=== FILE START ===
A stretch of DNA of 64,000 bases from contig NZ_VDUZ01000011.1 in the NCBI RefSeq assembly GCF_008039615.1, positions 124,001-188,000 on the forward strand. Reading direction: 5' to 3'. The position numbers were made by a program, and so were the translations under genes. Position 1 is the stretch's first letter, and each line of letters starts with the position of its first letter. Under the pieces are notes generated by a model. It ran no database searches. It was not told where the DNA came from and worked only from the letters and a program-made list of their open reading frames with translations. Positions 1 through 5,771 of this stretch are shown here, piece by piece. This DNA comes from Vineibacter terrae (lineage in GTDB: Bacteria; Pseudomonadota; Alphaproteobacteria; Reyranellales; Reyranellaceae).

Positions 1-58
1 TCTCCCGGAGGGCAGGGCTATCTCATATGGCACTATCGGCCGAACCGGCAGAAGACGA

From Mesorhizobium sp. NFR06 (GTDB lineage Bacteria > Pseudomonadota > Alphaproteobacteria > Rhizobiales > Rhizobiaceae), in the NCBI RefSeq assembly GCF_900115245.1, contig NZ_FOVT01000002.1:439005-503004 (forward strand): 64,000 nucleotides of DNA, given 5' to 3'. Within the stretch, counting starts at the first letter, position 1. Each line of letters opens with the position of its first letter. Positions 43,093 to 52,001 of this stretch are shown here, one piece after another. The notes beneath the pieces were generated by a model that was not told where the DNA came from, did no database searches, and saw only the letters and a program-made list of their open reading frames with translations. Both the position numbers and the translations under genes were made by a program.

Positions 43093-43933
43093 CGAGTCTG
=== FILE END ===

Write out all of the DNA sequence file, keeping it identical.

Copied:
A stretch of DNA of 64,000 bases from contig NZ_VDUZ01000011.1 in the NCBI RefSeq assembly GCF_008039615.1, positions 124,001-188,000 on the forward strand. Reading direction: 5' to 3'. The position numbers were made by a program, and so were the translations under genes. Position 1 is the stretch's first letter, and each line of letters starts with the position of its first letter. Under the pieces are notes generated by a model. It ran no database searches. It was not told where the DNA came from and worked only from the letters and a program-made list of their open reading frames with translations. Positions 1 through 5,771 of this stretch are shown here, piece by piece. This DNA comes from Vineibacter terrae (lineage in GTDB: Bacteria; Pseudomonadota; Alphaproteobacteria; Reyranellales; Reyranellaceae).

Positions 1-58
1 TCTCCCGGAGGGCAGGGCTATCTCATATGGCACTATCGGCCGAACCGGCAGAAGACGA

From Mesorhizobium sp. NFR06 (GTDB lineage Bacteria > Pseudomonadota > Alphaproteobacteria > Rhizobiales > Rhizobiaceae), in the NCBI RefSeq assembly GCF_900115245.1, contig NZ_FOVT01000002.1:439005-503004 (forward strand): 64,000 nucleotides of DNA, given 5' to 3'. Within the stretch, counting starts at the first letter, position 1. Each line of letters opens with the position of its first letter. Positions 43,093 to 52,001 of this stretch are shown here, one piece after another. The notes beneath the pieces were generated by a model that was not told where the DNA came from, did no database searches, and saw only the letters and a program-made list of their open reading frames with translations. Both the position numbers and the translations under genes were made by a program.

Positions 43093-43933
43093 CGAGTCTG